Front Page Titles (by Subject) No. VIII. - The Works of Jeremy Bentham, vol. 9 (Constitutional Code)
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No. VIII. - Jeremy Bentham, The Works of Jeremy Bentham, vol. 9 (Constitutional Code) 
The Works of Jeremy Bentham, published under the Superintendence of his Executor, John Bowring (Edinburgh: William Tait, 1838-1843). 11 vols. Vol. 9.
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In 1776, in his Fragment on Government, he proclaimed that the only proper basis of law in general, was the fundamental axiom, that it is the greatest happiness of the greatest number which is the measure of right and wrong. But in that work he confined himself to an analysis and exposition of the illogical definitions, contradictions, fallacies, and fictions of Blackstone on the subject of government. So unconscious was Mr Bentham of the defects in the English system of government, that six years afterwards, adopting the opinions of those by whom he had been surrounded in his youth, he supposed the constitutional law of this country would probably be found, upon examination, to be little short of perfection.*
The political changes in Spain and Portugal strongly excited Mr Bentham’s generous sympathies, and the result was his Letters on the Liberty of the Press and Public Discussion, vol. ii. p. 276 et seq., and his Three Tracts on Spanish and Portuguese affairs, vol. viii. p. 465 et seq., which were written in the year 1820. The object of one of these Tracts, was to point out to the Spanish nation, the uselessness and mischievousness of a House of Lords.† In 1821 he wrote his Letters to Count Toreno. The ostensible object of these letters, was an examination of the then proposed Spanish Penal Code; but they contain much that relates to Constitutional Law in general, and the Spanish Constitution in particular.
It has frequently been urged as an objection against the adoption of any code of laws, that, inasmuch as every possible case cannot be provided for, the code itself will soon be swallowed up by commentaries and reported cases: and the Code Civil of France, with its multifarious commentaries, is quoted in support of the objection. By a very simple contrivance Mr Bentham has entirely obviated this difficulty. As often as any article of the Code shall appear not to be sufficiently comprehensive, or explicit, the Judge will propose an amendment in terms, which will afterwards become law, and so be incorporated in the Code, or not, according to the will of the Legislature.* By this means, the rule of action will be preserved from being enveloped in that inextricable confusion, and consequent doubt, which renders a knowledge of it, in this country, scarcely attainable, even to those who devote their whole lives to its study.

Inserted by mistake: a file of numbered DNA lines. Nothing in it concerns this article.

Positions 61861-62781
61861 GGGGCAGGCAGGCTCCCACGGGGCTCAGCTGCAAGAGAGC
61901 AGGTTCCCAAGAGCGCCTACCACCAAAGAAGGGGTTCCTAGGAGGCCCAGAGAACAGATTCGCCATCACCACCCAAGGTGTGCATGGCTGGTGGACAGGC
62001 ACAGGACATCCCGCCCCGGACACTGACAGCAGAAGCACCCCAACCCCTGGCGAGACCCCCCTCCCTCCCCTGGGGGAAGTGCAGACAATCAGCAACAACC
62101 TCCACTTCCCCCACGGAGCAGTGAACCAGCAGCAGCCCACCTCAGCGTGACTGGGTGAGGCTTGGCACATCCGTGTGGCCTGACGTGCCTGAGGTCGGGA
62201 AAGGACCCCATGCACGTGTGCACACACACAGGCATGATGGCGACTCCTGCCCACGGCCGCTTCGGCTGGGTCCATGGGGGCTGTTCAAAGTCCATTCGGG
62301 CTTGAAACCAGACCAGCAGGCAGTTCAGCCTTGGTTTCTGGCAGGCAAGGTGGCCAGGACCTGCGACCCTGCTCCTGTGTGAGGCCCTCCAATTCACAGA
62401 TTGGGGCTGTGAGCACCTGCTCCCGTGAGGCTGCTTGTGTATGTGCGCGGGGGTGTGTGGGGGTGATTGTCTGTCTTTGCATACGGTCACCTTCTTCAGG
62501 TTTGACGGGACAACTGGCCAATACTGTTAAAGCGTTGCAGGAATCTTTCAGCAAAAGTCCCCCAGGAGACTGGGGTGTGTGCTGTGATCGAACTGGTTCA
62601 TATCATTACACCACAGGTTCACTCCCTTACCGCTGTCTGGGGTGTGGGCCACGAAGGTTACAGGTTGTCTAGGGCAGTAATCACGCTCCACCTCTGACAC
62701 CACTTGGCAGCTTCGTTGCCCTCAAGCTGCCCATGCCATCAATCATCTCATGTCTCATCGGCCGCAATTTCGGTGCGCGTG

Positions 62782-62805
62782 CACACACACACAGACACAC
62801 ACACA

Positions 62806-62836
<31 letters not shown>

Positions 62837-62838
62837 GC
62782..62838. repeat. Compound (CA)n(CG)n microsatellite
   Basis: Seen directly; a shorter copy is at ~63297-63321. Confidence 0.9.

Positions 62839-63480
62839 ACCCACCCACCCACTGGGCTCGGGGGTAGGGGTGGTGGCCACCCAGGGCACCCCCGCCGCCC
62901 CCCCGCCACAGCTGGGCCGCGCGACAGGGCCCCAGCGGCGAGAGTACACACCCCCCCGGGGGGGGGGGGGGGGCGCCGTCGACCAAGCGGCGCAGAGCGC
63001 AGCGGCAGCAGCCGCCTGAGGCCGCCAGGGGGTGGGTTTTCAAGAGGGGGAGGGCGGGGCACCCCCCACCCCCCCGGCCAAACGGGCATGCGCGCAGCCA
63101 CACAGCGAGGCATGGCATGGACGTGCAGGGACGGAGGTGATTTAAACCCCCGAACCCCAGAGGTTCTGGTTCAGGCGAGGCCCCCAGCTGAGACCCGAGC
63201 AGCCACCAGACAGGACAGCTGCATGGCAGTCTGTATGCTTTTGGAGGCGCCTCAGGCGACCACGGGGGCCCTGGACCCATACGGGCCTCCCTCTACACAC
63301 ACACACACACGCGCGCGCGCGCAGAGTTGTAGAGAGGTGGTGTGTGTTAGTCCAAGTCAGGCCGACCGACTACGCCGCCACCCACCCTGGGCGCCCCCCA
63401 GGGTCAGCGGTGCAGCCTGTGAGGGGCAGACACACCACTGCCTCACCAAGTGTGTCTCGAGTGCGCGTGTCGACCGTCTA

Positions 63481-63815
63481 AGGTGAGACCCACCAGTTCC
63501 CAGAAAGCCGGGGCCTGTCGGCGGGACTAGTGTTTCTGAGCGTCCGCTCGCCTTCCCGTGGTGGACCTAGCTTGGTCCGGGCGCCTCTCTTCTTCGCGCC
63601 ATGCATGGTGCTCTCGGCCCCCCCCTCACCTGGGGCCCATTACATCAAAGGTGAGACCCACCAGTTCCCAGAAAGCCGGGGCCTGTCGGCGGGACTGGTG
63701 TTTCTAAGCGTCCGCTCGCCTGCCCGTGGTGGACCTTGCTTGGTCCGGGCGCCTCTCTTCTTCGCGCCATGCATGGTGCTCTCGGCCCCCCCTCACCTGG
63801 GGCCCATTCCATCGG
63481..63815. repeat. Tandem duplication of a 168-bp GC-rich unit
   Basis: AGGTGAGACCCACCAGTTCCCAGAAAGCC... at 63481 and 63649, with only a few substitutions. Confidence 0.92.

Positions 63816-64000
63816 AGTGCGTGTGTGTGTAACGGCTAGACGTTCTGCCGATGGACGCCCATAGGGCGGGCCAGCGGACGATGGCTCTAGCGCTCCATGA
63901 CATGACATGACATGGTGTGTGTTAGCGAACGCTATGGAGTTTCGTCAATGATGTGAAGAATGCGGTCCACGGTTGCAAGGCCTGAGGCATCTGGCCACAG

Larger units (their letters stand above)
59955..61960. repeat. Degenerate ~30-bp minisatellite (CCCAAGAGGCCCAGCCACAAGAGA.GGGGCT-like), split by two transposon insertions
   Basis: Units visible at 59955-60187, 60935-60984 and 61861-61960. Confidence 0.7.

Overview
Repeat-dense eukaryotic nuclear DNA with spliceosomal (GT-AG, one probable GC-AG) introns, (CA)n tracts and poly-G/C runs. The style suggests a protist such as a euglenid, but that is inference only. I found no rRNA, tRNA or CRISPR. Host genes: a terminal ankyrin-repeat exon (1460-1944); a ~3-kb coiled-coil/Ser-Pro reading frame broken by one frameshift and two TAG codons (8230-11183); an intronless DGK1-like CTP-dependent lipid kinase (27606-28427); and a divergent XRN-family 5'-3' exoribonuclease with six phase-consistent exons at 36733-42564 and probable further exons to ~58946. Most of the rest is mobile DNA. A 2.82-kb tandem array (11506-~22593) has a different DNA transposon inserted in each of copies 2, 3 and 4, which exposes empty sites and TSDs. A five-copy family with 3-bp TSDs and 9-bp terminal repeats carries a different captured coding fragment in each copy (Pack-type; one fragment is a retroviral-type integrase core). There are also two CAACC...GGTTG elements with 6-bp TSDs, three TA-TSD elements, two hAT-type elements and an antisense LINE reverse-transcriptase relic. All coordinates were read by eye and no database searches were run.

Taken altogether, this is undoubtedly Mr Bentham’s greatest, as it was his latest work.† No branch of the science of legislation has he left untouched; no part, however minute, of the business of government, whether administrative or judicial, has escaped the grasp of his powerful mind.
Collectanea relating to Ch. xxxi. Government, Simple or Federative.
Suggestions by Mr Neal.
“1. It is an idea of Mr Bentham’s, that the regiments, and even the companies which compose the Federal Army, should be made up of men from each of the States.
“2. If troops are to be encamped together, or if they have not much to do at any time, they should be mixed up as much as possible.
“3. But if they are in the field, with an enemy before them, they cannot be too little mixed.
“4. That very rivalry which is bad in a time of leisure, would be good if a battle was at hand.